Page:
The bee got loose.

I spooked - and my leg went down. My knee twisted in a different position... a FLUKE incident.....

and POP!


Blinding misery, sweat, pounding the floor, screaming “WHAT HAVE I DONE?! Can I walk on it?” 

If you are anyone like me, a 30-something jogger and gym goer three times a week, you do not have a clue about sports injuries; not the faintest idea what in the world an ACL, MCL, PCL is.... If you drop to the floor in excruciating pain, your first thought is that you most definitely broke a bone…

..but NOPE that’s not it, because THAT would be too easy. 

So what comes next? ... The dreaded Orthopaedic appointment - the X-ray, and finally the FINAL say: The MRI. “We need to make sure you didn’t do damage to a ligament, we will call you with results.”

A call on a Friday night at 4:49 PM (after googling possible knee injuries all day and thinking “OK as long as I didn’t tear my ACL I will be OKAY", maybe it’s a sprained MCL...”), the doctors tell me: I’m sorry but you have completely torn your ACL. Unfortunately at this stage of the game, being young and active, it’s a no brainer to have surgery…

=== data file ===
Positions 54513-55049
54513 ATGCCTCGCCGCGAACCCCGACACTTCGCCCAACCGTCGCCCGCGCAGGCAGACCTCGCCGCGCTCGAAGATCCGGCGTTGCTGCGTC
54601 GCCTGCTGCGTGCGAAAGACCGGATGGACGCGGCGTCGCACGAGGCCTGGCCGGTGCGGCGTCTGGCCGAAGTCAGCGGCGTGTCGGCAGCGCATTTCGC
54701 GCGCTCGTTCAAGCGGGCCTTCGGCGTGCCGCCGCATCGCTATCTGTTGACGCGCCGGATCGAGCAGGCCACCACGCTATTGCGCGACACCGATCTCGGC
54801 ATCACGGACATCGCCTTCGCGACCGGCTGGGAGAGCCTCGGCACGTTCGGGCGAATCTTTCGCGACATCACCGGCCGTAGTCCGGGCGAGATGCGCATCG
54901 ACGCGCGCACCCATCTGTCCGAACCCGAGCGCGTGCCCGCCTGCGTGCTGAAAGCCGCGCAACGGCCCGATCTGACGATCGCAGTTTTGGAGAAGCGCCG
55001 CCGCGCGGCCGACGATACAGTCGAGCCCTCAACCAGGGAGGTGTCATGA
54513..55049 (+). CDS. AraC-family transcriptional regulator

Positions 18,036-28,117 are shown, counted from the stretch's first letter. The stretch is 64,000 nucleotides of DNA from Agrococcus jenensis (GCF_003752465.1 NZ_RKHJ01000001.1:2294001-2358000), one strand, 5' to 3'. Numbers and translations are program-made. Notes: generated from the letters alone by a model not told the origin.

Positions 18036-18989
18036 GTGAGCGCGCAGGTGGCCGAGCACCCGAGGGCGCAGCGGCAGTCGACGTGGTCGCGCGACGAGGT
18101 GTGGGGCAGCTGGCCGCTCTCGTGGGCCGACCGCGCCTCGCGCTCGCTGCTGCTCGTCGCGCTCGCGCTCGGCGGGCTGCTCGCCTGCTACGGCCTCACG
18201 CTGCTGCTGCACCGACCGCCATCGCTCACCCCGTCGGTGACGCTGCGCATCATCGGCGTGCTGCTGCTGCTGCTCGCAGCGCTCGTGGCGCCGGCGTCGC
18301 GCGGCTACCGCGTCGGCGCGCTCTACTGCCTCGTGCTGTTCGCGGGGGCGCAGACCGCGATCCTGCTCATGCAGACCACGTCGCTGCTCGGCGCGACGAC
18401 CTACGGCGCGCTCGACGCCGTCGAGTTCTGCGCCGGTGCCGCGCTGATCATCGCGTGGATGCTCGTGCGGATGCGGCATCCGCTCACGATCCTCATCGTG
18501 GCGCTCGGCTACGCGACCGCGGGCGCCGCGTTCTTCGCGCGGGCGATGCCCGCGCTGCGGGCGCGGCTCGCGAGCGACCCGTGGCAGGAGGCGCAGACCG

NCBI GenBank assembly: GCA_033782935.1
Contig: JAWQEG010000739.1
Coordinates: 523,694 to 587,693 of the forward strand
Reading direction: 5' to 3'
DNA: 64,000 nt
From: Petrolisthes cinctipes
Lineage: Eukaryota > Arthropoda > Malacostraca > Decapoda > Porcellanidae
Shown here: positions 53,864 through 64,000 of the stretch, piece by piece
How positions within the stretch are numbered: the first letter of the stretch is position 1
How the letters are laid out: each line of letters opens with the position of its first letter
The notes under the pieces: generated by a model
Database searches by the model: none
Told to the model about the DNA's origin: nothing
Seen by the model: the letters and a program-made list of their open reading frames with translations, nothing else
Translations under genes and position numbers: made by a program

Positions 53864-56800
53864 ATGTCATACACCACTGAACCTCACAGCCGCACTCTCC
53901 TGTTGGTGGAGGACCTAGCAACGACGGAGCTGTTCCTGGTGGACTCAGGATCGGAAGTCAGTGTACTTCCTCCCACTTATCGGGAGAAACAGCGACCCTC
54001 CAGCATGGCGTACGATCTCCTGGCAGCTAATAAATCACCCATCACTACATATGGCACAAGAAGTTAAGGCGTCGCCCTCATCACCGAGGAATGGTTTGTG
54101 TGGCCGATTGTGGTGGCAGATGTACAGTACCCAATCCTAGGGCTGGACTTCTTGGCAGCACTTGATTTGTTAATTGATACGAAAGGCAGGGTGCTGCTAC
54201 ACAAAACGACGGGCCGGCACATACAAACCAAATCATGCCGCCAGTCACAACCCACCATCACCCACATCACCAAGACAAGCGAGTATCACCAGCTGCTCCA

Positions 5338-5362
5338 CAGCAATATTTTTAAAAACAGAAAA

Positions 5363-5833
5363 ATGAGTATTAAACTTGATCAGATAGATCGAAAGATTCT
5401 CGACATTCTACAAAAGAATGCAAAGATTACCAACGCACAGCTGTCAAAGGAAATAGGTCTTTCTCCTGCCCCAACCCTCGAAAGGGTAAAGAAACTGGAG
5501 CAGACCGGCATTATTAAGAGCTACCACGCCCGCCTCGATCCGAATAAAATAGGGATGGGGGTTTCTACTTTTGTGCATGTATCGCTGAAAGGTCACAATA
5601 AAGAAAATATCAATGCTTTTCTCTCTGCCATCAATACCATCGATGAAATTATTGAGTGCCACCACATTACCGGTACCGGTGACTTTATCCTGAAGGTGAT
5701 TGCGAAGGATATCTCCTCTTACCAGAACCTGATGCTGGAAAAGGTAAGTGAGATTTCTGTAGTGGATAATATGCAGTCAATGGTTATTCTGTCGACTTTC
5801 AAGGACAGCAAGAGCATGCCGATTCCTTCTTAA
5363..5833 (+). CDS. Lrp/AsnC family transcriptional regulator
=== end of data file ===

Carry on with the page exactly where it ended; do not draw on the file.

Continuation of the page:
(I thought, "SURGERY?! I’ve never had surgery before!” - cut to the anxious, nervous, hard to swallow truth.)


Surgery is optional, however if you opt out, you opt out of a normal active lifestyle... normal as I see it, no more pivoting ... and jumping.... and your knee turns into a ticking time bomb for buckling, at any given time. 

Your options are to replace your torn ligament with:

(1) Hamstring 
(2) Patella
(3) Cadaver (allograft - donor)
(4) Quad 

I was to partake in 6 weeks of physical therapy and work on my full ROM (range of motion). My knee and leg had to be strong for the surgery and recovery. 

On 5/11, I started physiotherapy and worked with an amazing therapist. I was able to come off crutches and a knee brace after four weeks and then walk normally. Surgery was scheduled 6/26. 

This is one of the few injuries that will require PT prior to the surgery to strengthen. Once you tear your ACL you lose your quad strength and calf strength. For a smooth recovery post-surgery, you want all the strength you can muster because you will become weak again. 

This journey is one of patience, determination, and strength - both mental and physical. It has the lowest of lows and highest of highs. Your active lifestyle may be on pause for months, but your recovery builds a stronger, tougher, inner strength. You have to celebrate the victories no matter how big or small, whether that’s going from two crutches to one, or putting a sock on by yourself. It is a true journey.